Arthur O'leary





Arthur O'Leary was born in the year 1729, at Acres in the

parish of Fanlobbus, near Dunmanway, in the western part of the County

of Cork. His parents were undistinguished amongst the industrious and

oppressed peasantry, who at the time of his birth suffered under the

operation of the penal laws. The family from which he descended was

early distinguished in Irish history; but if his immediate ancestors

ever enjoyed a higher rank in the social scale than that which is

derived from successful industry, their circumstances had changed long

before his birth, as a name which excited the respect of his countrymen,

and a mind worthy the possessor of such a name, were the only

inheritance of which he could boast.



In the year 1747, after having acquired such share of classical

literature as the times he lived in would permit, O'Leary went to

France, with the intention of devoting himself to the service of the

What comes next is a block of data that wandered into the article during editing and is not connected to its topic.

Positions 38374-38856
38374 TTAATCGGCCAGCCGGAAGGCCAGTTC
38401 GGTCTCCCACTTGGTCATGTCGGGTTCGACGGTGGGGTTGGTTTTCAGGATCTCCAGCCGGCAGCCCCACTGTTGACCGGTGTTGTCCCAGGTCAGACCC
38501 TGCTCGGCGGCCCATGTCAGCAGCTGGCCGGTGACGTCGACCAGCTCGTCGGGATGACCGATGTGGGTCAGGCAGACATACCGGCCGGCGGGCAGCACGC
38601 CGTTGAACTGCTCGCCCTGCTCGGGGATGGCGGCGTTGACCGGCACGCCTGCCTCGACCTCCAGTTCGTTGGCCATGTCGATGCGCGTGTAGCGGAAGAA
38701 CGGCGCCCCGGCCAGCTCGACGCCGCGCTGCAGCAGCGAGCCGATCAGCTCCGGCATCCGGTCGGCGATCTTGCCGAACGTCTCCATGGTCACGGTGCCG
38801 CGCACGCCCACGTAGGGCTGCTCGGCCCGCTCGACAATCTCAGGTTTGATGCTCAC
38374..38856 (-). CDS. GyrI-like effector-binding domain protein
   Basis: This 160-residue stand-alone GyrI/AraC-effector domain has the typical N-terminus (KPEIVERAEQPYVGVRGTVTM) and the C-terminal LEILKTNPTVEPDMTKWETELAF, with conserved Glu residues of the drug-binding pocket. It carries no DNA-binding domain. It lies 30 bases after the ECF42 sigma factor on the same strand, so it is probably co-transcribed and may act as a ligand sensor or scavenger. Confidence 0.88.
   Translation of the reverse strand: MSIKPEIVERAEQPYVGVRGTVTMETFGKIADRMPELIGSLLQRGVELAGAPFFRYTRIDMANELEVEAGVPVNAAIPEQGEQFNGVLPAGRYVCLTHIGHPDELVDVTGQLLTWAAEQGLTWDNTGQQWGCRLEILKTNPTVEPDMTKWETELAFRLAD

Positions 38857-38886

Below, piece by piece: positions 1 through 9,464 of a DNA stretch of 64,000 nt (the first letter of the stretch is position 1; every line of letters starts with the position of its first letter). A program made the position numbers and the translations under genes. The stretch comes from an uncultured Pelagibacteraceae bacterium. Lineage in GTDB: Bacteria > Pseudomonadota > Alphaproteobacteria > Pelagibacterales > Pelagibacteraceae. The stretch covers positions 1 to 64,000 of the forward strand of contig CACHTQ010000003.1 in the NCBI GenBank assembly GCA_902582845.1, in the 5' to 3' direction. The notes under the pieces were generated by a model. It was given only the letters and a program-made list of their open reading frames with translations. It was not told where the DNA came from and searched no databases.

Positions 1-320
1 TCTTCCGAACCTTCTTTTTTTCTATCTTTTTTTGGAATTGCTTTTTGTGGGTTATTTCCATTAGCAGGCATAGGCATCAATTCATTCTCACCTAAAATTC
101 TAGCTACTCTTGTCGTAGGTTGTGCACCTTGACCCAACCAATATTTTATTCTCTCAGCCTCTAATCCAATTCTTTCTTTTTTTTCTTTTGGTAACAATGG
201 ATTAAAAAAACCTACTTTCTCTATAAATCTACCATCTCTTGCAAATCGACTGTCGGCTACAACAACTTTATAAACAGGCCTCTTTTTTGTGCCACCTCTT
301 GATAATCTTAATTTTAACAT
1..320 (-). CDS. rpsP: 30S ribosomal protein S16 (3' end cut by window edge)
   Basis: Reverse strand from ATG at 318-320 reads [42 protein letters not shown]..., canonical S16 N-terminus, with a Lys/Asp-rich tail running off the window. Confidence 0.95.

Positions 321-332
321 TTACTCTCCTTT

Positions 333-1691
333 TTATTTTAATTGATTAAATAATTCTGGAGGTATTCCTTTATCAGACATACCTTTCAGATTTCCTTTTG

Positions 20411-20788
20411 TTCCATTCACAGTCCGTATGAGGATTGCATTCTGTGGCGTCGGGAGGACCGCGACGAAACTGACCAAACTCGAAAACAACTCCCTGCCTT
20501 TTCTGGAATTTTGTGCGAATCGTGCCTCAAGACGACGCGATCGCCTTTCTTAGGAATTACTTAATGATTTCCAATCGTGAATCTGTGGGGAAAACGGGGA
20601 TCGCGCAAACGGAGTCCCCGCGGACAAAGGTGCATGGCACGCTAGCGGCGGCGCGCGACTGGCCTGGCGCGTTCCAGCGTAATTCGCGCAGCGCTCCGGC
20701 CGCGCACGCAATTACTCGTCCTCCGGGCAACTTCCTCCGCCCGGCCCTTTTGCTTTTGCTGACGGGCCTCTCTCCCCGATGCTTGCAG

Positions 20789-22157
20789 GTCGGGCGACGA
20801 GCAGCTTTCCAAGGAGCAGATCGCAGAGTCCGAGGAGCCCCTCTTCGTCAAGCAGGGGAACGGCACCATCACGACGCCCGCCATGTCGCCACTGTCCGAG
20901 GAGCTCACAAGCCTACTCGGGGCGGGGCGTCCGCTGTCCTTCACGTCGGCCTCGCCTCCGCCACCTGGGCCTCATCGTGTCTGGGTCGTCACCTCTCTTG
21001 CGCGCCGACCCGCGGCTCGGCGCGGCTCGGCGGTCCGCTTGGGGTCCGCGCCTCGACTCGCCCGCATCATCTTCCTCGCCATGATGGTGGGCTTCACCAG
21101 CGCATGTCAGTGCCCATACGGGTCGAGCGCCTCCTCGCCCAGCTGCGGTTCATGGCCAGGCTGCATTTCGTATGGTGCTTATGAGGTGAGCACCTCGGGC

Catholic Church.



A convent of Capuchin Friars at St. Malo in Brittany, was the school

where O'Leary imbibed the principles of the learning, virtue, and

philanthropy, which during a long life formed the prominent traits in

his character. After having received holy orders, he continued to live

in the monastery for some time.



In the year 1771 he returned to Ireland, and became resident in the city

of Cork. Shortly after his arrival there, he contributed to the erection

of a small chapel, in which he afterwards officiated, and which was

generally known in Cork as Father O'Leary's Chapel. Here he preached

on the Sundays and principal festivals of the year to persons of

different religious persuasions who crowded it to excess when it was

known that he was to appear in the pulpit. His sermons were chiefly

remarkable for a happy train of strong moral reasoning, bold figure, and

scriptural allusion.





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